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March 1995, Week 2


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Fri, 10 Mar 1995 12:29:45 CST
Film and TV Studies Discussion List <[log in to unmask]>
edwin jahiel <[log in to unmask]>
Film and TV Studies Discussion List <[log in to unmask]>
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----------------------------Original message----------------------------
CAPE FEAR is being discussed quite a bit on the net, so here's my
contribution to various groups, including some that might get involved.
Please note that the *** 3/4 rating may possibly be out of ***** rather
than the usual ****. There was a short period of experimentation with the
much more nuanced 5 star system at my newspaper. But it was soon abandoned
for a return to the 4 stars that are so widely in use. I cannot remember
whether CAPE FEAR was reviewed in that interim period. EJ
by Edwin Jahiel
CAPE FEAR. *** 3/4 .  Directed by Martin Scorsese. Written by Wesley
Strick. Based on a screenplay by James R. Webb and "The Executioners", a
novel by John D. MacDonald.   Cast: Robert De Niro, Nick Nolte, Jessica
Lange, Joe Don Baker, Robert Mitchum, Juliette Lewis, Gregory Peck, Martin
Balsam, Fred Dalton Thompson, Illeana Douglas. A Universal release. 123
min. Rated R (extreme violence, language).
CAPE FEAR is most unpleasant , savagely suspenseful and scary. It is often
implausible. But it is extremely well made and fascinating.
Martin Scorsese has remade a 1962 thriller directed by J. Lee Thompson,
that prolific, Bristol-born maker of British and American action movies,
many of them forgettable, many of them with Charles Bronson.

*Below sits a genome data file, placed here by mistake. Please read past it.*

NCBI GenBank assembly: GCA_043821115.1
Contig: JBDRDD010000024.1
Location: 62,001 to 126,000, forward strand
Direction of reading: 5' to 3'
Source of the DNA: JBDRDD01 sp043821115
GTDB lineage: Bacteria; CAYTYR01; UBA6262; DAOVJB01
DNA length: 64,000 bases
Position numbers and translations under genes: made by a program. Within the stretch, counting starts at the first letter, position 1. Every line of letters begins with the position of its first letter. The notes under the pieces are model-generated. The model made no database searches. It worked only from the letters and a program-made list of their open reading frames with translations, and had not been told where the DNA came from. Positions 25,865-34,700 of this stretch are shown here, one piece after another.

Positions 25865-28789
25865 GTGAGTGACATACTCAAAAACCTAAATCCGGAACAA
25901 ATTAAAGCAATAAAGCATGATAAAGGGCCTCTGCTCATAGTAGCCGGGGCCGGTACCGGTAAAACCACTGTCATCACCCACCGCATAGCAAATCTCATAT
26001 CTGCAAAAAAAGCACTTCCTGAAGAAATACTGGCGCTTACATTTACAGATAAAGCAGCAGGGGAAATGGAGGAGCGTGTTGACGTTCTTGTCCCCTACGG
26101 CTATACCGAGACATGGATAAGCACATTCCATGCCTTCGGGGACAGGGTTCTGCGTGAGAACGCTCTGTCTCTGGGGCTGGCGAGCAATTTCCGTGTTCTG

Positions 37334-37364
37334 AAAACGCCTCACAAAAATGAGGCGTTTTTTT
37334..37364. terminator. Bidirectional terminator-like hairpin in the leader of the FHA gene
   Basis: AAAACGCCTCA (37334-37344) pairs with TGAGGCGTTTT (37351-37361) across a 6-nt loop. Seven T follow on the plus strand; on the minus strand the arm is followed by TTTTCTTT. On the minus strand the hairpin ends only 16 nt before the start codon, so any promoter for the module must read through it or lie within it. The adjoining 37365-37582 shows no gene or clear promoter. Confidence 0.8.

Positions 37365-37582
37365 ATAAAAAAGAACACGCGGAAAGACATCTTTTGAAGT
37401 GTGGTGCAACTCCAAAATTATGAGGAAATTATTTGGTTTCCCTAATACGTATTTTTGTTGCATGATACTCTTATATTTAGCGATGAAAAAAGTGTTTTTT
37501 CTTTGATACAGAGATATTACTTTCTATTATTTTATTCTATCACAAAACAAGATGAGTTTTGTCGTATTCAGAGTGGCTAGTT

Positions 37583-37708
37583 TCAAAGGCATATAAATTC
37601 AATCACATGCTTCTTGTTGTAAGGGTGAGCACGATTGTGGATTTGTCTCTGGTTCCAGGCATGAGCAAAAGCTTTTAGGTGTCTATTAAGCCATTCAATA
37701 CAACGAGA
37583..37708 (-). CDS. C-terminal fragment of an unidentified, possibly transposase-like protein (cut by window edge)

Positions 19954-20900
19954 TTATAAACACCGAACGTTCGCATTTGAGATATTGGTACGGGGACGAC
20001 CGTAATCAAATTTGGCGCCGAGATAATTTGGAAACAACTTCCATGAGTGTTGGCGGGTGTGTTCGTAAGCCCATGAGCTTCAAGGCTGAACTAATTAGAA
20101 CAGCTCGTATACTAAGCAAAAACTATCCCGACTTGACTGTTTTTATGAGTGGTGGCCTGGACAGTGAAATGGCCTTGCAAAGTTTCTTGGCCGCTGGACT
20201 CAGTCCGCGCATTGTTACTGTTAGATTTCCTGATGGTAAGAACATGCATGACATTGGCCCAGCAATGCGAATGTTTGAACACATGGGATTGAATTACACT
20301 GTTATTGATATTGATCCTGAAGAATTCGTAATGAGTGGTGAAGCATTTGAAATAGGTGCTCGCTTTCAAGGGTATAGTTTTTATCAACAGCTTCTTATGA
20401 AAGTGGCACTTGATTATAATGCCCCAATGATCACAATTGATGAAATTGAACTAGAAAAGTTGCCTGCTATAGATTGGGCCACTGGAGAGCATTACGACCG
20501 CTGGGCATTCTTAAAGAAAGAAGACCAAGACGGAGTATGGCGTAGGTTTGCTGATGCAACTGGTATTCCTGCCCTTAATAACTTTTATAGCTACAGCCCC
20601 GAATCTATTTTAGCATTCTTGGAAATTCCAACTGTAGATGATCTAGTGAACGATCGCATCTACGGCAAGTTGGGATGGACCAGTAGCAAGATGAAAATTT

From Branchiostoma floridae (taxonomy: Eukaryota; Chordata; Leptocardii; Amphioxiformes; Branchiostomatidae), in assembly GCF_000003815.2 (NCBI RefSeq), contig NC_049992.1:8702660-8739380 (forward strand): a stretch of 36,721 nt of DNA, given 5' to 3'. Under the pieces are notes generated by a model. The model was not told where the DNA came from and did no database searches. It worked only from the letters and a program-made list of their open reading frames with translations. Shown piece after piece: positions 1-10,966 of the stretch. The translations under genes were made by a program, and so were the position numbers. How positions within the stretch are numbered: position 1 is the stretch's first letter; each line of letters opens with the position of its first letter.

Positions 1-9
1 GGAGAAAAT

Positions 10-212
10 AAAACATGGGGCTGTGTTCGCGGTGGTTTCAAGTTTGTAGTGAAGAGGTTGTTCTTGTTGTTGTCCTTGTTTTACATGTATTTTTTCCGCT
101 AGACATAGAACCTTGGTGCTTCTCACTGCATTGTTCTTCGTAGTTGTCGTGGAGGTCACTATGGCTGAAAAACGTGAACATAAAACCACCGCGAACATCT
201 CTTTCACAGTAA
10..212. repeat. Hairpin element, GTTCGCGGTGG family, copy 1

Thompson's high-water marks are still THE GUNS OF NAVARONE (1961) and CAPE
FEAR (1962), both starring Gregory Peck. In the original CAPE FEAR, Peck
plays  Sam Bowden a Southern lawyer whose testimony had sent rapist Max
Cady (Robert Mitchum) to jail for six years. Released, the convict begins
to haunt and harass, physically and psychologically --but legally --Sam,
his wife and their daughter.
Scorsese's version is close to the original but makes the situation even
more intolerable as well as more complex. For one thing, the villainy is
shared. Attorney Peck was a straight-arrow southern gentleman, close to his
Oscar-winning Atticus Finch role in TO KILL A MOCKINGBIRD, also of 1962
The new Sam Bowden is Nick Nolte, interestingly cast half in character (he
is none too wholesome) and half against type (he is running scared).
Nolte, as Max's lawyer some 14 years ago, had suppressed evidence which
would have freed Max, even though the latter was guilty.  (This twist is
the movie's Achilles' heel, as it is unconvincingly and insufficiently
In the new version Sam is subtly close to an affluent redneck "good
citizen" counterpart of Sam. His happy little family has become a
dislocated, joyless trio of a husband with a roving eye, a resentful wife
(Jessica Lange) and an adolescent daughter at odds with her parents.
Last but not least is, of course, the casting of Robert De Niro , in his
seventh film with Scorsese, as Max. De Niro does not have the gross
sensuality of  Mitchum, but he is a veritable Mad Max, a tattoed psycho as
obsessed with revenge as the John Lithgow character in the current
RICOCHET, a Georgia revivalist cracker, a fiend as mentally sick  as -- not
so curiously -- Mitchum was when he played the itinerant killer-preacher in
the legendary THE NIGHT OF THE HUNTER.
As opposed to Mitchum-Max's shorter term, De Niro-Max had 14 years in jail
in which to seethe, to learn how to read and to teach himself the Bible as
well as criminal law.  Max, the devil incarnate,  combines both into a
horrendous instrument of revenge and, in his own , twisted mind,
retribution also means the redemption of his prey.
CAPE FEAR does not always hold water, not in the near-impossible ways Max